Appellants, citing Wild v. Rarig, 302 Minn. 419, 234 N.W.2d 775 (1975), cert. denied, 424 U.S. 902 (1976), argue that the question of whether an individual is an employee is a question of fact for the jury. In Wild, the supreme court held that the district court improperly removed the employment status issue from the jury by instructing the jury that respondent was not an employee of appellants. Id. at 438-39, 234 N.W.2d at 788-89. Wild, however, involved a motion for a new trial, not a motion for summary judgment as in this case. At the summary judgment stage, a reviewing court must determine if the evidence in the record, viewed in the light most favorable to the party against whom judgment was granted, is sufficient to raise a genuine issue of material fact regarding the essential elements of that party's claims. Lubbers, 539 N.W.2d at 401. Here, therefore, we must review the evidence in the light most favorable to appellants to determine whether that evidence raises a genuine issue of material fact regarding whether appellants were employees of H&B.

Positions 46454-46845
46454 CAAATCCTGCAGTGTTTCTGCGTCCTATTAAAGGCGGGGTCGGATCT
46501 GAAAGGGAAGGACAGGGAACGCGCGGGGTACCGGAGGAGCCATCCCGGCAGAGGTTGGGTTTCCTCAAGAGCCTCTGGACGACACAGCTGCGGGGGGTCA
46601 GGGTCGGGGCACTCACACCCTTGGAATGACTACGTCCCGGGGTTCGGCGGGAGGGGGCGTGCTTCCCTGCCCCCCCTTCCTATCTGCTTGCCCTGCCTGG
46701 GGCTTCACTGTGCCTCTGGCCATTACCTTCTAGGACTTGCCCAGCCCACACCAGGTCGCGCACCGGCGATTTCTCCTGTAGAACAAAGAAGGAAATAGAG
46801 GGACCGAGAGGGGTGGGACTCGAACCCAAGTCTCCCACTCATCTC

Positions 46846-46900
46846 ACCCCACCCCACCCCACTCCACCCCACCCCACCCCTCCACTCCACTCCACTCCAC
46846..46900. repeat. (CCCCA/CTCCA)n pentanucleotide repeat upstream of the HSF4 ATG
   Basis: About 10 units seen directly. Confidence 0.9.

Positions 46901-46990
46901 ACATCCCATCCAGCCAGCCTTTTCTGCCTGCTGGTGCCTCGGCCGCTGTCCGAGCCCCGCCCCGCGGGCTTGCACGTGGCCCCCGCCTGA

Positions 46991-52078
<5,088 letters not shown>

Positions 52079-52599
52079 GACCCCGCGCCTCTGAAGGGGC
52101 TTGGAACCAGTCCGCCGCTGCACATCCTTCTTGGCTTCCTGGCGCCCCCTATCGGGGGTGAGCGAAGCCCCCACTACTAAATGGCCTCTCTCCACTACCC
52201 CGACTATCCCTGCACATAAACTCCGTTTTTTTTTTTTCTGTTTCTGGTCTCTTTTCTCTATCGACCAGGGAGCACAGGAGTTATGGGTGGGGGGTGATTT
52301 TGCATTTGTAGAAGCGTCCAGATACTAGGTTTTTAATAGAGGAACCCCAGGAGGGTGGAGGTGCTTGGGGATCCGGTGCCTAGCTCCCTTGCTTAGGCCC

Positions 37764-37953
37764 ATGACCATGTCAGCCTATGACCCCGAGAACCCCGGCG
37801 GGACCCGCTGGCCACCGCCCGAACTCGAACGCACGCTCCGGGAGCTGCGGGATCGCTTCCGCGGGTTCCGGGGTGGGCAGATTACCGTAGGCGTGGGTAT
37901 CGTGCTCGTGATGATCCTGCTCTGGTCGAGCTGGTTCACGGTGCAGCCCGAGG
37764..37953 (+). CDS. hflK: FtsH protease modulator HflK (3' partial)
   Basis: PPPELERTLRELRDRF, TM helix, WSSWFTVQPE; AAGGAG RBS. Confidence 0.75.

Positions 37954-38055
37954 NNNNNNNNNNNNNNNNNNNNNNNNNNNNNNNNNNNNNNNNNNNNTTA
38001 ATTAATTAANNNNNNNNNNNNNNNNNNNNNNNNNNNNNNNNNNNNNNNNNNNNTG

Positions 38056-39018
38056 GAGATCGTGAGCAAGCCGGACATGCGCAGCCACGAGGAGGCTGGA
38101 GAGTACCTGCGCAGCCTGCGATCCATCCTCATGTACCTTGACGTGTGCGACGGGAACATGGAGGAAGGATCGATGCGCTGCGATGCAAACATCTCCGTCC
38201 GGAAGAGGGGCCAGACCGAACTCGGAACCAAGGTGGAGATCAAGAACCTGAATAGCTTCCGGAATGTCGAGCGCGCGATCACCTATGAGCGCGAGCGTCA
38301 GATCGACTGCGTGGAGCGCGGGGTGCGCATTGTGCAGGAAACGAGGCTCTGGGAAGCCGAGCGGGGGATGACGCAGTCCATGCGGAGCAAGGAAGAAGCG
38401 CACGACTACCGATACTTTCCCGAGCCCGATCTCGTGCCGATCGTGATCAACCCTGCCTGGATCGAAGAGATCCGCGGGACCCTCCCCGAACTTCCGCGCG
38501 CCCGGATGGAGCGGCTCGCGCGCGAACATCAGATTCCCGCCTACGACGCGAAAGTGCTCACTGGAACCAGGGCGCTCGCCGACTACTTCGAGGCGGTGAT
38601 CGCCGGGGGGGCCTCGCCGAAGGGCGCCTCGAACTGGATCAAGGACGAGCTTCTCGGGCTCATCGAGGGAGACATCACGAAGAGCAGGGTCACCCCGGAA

Appellants argue that the following facts in the record show respondents' right to control and exercise of control over the means and manner of appellants' performance: (1) H&B required appellants to use H&B order forms when placing orders with H&B; (2) H&B/U.S. at least twice told appellants to call on certain accounts (although on one of those occasions appellants did not comply with H&B's request); (3) H&B asked appellants to "try to show [customer representatives] the [product] line prior to the [sports] show"; (4) H&B/U.S. required appellants to fill out a report after each sales call on H&B customers; (5) appellants sent monthly itineraries to H&B for approval; (6) appellants filled out a customer specification sheet for each new H&B/U.S. customer; (7) H&B suggested that appellants should check their H&B voice mail messages on a daily basis; (8) Webb traveled to H&B sales meetings; (9) H&B/Canada asked Webb to be a member of a product development committee, for which he received no compensation other than reimbursement of travel expenses; (10) Leonard Payne and Webb went to H&B/Canada product development meetings; (11) appellants participated in two sales team teleconferences regarding product lines and did not think they could object to participating in the sales team; (12) H&B required appellants to conduct sales clinics; (13) H&B asked appellants to spend time in the H&B booth at sports shows; and (14) H&B required Webb and Leonard Payne to follow the instructions in the H&B sales manual.